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# Integers: Remainder Problems

If $$m$$ is a two-digit number, what is the remainder when $$m$$ is divided by 3? >(1) $$m+1$$ is divisible by 3. >(2) $$m$$ is positive, and the sum of its two digits is 8.
Incorrect. [[snippet]] Think about some ways you could narrow down the possible remainders of $$\frac{m}{3}$$. Here are some hints: Stat. (1): All remainders are positive, even when the divisor or dividend is negative. Stat. (2): You can manually test all possible values of $$m$$ to see if this statement is sufficient.
Correct. [[snippet]] For stat. (1), If $$m+1$$ is divisible by 3, then $$m-2$$ is also divisible by 3. In this case, dividing $$m$$ by 3 can only leave a remainder of 2. You could also use __Plugging In__: >If $$m+1 = 12$$, then $$m = 11$$, which has a remainder of 2 when divided by 3. >If $$m+1 = -12$$, then $$m= -13$$, which also has a remainder of 2 when divided by 3 since $$-13 = -5\times 3+2$$ All such $$m$$'s leave a remainder of 2 when divided by 3. (Keep in mind that all remainders are positive, even when the divisor or dividend is negative.) Therefore, **Stat.(1) → S → AD**. For stat. (2), mark $$m$$'s digits as $$XY$$, so that $$X+Y = 8$$. According to the __Rule of Divisibility by 3__, $$m$$ isn't divisible by 3, but $$m+1$$ is divisible by 3 because the sum of its digits is $$X + (Y+1) = 9$$, which is divisible by 3. Now, as you've established, if $$m+1$$ is divisible by 3, then $$m-2$$ is also divisible by 3, and thus $$m \div 3$$ must have a remainder of 2. You could also test all cases. There aren't that many: >List all two-digit numbers for which the sum of the figures is 8, such as 17, 26, 35, 44, 53, 62, 71, and 80. The nearest multiples of 3 are 15, 24, 33, 42, 51, 60, 69, and 78, respectively. All of the numbers you listed as $$m$$ are 2 more than the nearest multiple of 3, which means they all leave a remainder of 2 when divided by 3. **Stat.(2) → S → D**.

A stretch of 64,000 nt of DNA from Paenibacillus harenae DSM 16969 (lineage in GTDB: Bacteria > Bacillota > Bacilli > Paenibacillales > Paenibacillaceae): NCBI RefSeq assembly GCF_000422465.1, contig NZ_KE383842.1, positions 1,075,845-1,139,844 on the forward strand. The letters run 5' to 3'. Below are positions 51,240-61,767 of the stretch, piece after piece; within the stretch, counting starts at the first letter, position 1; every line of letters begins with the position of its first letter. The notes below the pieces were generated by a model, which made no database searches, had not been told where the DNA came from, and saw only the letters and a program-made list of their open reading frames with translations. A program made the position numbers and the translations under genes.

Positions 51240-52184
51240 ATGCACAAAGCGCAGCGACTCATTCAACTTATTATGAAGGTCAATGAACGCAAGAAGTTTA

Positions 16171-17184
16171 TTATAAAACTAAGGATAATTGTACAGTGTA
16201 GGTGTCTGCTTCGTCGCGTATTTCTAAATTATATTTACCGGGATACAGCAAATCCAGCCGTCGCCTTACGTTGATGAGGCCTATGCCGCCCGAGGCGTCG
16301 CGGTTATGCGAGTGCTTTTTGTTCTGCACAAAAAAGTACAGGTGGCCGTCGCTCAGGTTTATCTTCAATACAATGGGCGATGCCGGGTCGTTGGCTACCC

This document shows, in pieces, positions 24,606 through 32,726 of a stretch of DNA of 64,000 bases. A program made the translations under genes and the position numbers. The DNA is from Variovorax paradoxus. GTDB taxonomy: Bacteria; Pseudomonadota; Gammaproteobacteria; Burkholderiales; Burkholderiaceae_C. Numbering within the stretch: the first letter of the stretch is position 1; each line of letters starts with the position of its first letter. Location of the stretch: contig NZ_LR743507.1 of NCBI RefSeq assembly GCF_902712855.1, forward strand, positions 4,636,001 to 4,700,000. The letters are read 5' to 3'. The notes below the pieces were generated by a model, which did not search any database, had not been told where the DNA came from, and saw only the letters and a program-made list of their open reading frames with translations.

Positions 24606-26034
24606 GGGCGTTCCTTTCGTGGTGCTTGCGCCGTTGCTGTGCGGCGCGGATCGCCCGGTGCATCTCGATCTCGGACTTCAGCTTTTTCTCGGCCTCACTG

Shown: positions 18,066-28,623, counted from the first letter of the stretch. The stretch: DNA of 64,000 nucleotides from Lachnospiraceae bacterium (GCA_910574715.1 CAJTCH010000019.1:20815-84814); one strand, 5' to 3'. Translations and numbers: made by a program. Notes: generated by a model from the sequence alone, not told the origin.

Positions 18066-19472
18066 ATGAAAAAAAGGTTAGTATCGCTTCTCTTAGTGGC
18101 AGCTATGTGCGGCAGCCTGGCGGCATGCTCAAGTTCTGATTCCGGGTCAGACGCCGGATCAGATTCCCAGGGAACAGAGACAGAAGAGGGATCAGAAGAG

Incorrect. [[snippet]] In this question, either one of the statements is __Sufficient__. Think about why. For stat. (1), If $$m+1$$ is divisible by 3, then $$m-2$$ is also divisible by 3. In this case, dividing $$m$$ by 3 can only leave a remainder of 2. Therefore, **Stat.(1) → S → AD**. For stat. (2), mark $$m$$'s digits as $$XY$$, so that $$X+Y = 8$$. According to the __Rule of Divisibility by 3__, $$m$$ isn't divisible by 3, but $$m+1$$ is divisible by 3 because the sum of its digits is $$X + (Y+1) = 9$$, which is divisible by 3. Now, as you've established, if $$m+1$$ is divisible by 3, then $$m-2$$ is also divisible by 3, and thus $$m \div 3$$ must have a remainder of 2. **Stat.(2) → S → D**.
Incorrect. [[snippet]] Yes, Stat. (2) is __Sufficient__, but what about Stat. (1)? Note that remainders are always positive, even when the divisor or the dividend is negative.
Incorrect. [[snippet]] Yes, Stat. (1) is __Sufficient__, but what about Stat. (2)? If you're not sure, manually test all possible $$m$$'s. There aren't that many.
Statement (1) ALONE is sufficient, but Statement (2) alone is not sufficient to answer the question asked.
Statement (2) ALONE is sufficient, but Statement (1) alone is not sufficient to answer the question asked.
BOTH Statements (1) and (2) TOGETHER are sufficient to answer the question asked, but NEITHER statement ALONE is sufficient to answer the question asked.